Of all the interesting things I learned at our Routleyfest ("Remembering Richard Sylvan") event last week, perhaps the most striking was about the history of deep ecology:
The famous last man thought experiment was first devised and proposed by Routley, in 1973.
This very dramatic experiment asks you to imagine that you are the last person on earth. No other people can or will ever be born. In the time you have remaining, alone, you decide it would be fun to go around cutting down all the trees. Just for the hell of it. Question: what, if anything, would be wrong about this?
In his talk on Wednesday, Roger Lamb presented Routley's answer to the question. There does not need to be a valuer -- a sentient being according something value -- in order for something to have value. At least, there does not need to be any actual valuer. In an attempt to split the difference between realist and subjectivist accounts, Routley suggests that as long as there is a valuer at some possible world, then things like trees have value. And this accounts for why it would be wrong to chop them down.
Now, it seems to me that this gets the intuition behind "the last man" experiment wrong. The idea is to isolate the trees from the projects of humankind. The point is that the trees have value completely independently of the people. So invoking people -- even people somewhere else, merely possible people -- concedes that the trees have no deeply intrinsic value. Therefore I propose instead (as a counterexample to Lamb's version of Routley's solution) the modal last man:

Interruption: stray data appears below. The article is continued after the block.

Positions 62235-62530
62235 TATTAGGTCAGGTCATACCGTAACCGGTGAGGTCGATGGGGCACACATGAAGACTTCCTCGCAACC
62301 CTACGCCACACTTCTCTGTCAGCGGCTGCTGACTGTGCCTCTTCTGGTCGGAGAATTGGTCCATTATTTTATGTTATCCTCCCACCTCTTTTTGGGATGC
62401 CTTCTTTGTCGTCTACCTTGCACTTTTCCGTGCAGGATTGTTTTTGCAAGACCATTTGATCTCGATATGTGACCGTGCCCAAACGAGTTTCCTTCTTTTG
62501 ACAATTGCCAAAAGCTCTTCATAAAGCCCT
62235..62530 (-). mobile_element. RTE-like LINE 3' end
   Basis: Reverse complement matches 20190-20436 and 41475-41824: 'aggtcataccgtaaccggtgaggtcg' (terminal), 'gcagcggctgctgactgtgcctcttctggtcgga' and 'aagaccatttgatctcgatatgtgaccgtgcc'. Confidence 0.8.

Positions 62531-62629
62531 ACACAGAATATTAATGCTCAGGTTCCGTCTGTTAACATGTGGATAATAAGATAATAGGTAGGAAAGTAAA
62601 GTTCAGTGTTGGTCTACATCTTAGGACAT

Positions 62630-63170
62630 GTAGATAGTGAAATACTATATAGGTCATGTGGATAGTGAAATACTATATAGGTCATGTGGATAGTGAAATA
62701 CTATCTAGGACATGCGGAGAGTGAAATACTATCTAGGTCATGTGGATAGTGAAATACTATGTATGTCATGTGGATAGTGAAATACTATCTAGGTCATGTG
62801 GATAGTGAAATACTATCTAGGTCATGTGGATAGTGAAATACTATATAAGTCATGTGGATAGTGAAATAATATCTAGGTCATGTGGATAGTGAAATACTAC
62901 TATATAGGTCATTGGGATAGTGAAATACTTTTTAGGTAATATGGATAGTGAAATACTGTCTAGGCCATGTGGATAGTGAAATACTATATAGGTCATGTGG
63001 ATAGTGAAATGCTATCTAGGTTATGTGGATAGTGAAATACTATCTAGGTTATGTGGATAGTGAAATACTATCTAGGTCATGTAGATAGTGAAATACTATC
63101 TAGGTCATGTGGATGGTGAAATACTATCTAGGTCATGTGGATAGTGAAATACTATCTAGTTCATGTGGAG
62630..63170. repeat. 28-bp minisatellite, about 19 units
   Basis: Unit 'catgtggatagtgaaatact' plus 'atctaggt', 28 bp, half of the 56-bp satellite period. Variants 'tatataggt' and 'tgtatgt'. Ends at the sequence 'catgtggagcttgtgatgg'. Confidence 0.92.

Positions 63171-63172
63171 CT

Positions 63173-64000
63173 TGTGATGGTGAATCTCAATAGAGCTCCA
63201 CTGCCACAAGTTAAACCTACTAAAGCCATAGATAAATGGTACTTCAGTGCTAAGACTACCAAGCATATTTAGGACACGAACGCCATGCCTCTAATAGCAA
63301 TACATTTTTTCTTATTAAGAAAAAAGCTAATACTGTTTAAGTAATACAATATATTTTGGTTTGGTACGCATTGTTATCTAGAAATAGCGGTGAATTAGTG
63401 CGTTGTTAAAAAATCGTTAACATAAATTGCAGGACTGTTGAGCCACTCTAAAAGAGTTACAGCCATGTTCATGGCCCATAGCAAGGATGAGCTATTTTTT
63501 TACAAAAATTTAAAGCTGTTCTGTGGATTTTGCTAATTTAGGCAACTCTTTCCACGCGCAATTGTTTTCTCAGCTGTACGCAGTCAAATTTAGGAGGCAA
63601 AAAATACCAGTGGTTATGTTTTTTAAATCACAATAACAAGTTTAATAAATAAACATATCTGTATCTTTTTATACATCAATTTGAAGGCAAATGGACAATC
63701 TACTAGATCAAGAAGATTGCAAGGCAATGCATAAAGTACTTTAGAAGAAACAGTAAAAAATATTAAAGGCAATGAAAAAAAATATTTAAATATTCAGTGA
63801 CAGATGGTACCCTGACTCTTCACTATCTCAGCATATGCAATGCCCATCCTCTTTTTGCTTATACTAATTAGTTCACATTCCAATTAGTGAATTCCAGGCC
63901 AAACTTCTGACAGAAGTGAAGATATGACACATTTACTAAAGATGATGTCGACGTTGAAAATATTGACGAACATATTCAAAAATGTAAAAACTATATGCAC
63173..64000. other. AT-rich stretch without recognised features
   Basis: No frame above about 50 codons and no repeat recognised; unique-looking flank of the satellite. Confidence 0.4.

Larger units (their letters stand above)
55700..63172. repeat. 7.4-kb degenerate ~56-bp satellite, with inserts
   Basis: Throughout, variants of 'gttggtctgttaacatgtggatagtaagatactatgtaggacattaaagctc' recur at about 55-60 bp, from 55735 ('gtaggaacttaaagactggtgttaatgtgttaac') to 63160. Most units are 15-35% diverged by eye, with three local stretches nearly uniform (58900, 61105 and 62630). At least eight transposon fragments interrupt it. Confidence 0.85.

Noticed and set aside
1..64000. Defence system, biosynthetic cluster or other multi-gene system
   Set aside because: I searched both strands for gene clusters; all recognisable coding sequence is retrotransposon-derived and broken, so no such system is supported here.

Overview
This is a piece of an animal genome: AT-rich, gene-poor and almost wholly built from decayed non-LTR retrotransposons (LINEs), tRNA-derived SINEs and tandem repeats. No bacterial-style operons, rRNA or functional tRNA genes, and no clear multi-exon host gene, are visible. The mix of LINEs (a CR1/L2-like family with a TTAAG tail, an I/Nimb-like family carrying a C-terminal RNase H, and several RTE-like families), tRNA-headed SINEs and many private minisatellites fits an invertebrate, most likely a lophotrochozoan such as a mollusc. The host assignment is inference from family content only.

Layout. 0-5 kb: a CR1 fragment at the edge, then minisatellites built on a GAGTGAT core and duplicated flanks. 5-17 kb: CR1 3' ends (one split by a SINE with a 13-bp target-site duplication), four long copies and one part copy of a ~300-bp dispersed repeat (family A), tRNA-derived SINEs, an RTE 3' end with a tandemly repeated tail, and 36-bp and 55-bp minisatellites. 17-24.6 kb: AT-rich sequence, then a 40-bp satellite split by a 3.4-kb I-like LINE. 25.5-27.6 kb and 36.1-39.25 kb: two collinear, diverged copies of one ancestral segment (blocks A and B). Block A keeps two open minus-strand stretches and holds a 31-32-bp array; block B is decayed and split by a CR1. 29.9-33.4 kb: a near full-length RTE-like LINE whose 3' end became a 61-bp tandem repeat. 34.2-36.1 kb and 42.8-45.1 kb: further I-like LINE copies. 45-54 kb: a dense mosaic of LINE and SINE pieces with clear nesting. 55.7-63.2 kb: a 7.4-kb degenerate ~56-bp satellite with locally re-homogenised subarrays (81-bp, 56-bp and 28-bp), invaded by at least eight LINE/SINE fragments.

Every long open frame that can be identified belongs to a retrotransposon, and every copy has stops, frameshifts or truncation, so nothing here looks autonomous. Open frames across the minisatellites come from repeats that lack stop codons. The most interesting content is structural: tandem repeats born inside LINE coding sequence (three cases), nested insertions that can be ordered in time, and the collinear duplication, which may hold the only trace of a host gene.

You are the last possible person. Every other possible world is empty of people; your world, the actual world, has only you left. Since synchronizing time across worlds is problematic, we simply posit that you are the only possible person. (And, as it happens, contingently so.) Admittedly, this is a strange picture of modal space. But it seems legitimate enough to entertain, for the purposes of the experiment.
And so, again, you the last modal man choose to spend the last time any possible person will ever live going around killing all the trees. Is it wrong?
It seems to me that, if you think the original last man's decision was wrong, then you should also think the modal last man is wrong. But then, there is not -- because there cannot be, ex hypothesi -- a valuer to confer on the trees any worth over and above their own intrinsic worth. So Routley's solution misses the point.
I wonder what Routley/Sylvan would have said. That there are valuers at other impossible worlds? Perhaps...but then we could iterate my response, to the ultramodal last man--you are the only person in any world, possible or not....
In any case, it was a thrill to find out that a man I already credit with so many advances in philosophy (he was the first true dialetheic set theorist, I think), is also the mind behind one of the most famous and striking ideas in environmental philosophy, too. In so many cases, Routley was the first.